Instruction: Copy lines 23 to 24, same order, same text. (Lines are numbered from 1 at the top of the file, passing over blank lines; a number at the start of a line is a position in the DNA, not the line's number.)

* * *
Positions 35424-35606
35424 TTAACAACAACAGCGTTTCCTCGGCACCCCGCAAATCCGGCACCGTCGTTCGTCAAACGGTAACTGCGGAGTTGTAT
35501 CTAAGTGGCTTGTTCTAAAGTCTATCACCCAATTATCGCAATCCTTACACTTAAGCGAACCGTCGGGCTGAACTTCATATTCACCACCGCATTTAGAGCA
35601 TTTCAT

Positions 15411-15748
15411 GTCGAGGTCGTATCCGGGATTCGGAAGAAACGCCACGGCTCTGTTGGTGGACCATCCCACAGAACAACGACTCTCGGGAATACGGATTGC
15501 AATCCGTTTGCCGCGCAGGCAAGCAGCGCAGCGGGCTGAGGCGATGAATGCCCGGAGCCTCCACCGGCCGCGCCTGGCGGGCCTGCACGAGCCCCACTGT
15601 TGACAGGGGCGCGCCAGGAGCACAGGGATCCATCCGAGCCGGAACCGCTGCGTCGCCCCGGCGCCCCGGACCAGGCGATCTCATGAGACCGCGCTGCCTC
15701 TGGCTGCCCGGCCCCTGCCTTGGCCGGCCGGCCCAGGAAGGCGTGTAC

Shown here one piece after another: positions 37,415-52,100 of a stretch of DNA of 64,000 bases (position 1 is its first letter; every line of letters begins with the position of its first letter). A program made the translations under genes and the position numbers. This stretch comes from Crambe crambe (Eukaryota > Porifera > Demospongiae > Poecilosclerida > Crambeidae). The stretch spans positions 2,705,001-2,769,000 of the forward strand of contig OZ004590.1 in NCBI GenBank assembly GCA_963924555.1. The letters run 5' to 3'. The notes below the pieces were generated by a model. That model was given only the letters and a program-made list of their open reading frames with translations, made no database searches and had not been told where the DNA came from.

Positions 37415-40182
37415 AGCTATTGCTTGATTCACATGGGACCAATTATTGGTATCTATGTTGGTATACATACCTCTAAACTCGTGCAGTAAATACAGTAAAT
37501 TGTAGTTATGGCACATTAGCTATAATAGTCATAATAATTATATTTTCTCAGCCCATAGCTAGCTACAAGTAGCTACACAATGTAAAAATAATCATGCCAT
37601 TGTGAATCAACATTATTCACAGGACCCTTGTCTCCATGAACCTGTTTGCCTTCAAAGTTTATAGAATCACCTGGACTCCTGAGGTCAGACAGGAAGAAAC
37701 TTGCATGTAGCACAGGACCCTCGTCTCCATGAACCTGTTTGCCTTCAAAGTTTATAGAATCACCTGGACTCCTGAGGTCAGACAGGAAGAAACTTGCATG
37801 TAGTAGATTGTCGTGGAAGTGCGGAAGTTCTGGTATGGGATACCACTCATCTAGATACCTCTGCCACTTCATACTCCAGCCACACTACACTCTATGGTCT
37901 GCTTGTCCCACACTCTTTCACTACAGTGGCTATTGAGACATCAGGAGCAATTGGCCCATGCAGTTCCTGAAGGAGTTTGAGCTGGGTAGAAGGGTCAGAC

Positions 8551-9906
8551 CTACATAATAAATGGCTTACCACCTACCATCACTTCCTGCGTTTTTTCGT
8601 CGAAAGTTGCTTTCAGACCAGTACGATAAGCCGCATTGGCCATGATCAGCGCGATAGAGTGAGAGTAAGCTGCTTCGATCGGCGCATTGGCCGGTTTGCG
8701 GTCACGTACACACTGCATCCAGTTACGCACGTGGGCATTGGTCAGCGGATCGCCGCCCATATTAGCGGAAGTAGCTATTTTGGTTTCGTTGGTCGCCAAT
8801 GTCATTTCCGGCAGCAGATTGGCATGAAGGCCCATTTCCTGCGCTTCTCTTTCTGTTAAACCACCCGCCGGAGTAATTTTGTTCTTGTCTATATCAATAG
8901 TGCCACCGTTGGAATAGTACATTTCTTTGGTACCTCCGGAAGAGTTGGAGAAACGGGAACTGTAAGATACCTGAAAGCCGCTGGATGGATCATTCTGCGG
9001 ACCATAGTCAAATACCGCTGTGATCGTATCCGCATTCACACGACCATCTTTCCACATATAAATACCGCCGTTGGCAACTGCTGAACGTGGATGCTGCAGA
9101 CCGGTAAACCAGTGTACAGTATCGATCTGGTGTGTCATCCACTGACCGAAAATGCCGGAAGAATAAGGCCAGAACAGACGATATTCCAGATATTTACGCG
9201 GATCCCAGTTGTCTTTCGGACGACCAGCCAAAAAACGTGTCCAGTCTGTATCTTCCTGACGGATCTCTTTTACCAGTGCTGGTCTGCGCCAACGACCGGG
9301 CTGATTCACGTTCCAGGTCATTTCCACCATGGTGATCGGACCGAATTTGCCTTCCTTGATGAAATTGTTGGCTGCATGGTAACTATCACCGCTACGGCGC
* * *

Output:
8901 TGCCACCGTTGGAATAGTACATTTCTTTGGTACCTCCGGAAGAGTTGGAGAAACGGGAACTGTAAGATACCTGAAAGCCGCTGGATGGATCATTCTGCGG
9001 ACCATAGTCAAATACCGCTGTGATCGTATCCGCATTCACACGACCATCTTTCCACATATAAATACCGCCGTTGGCAACTGCTGAACGTGGATGCTGCAGA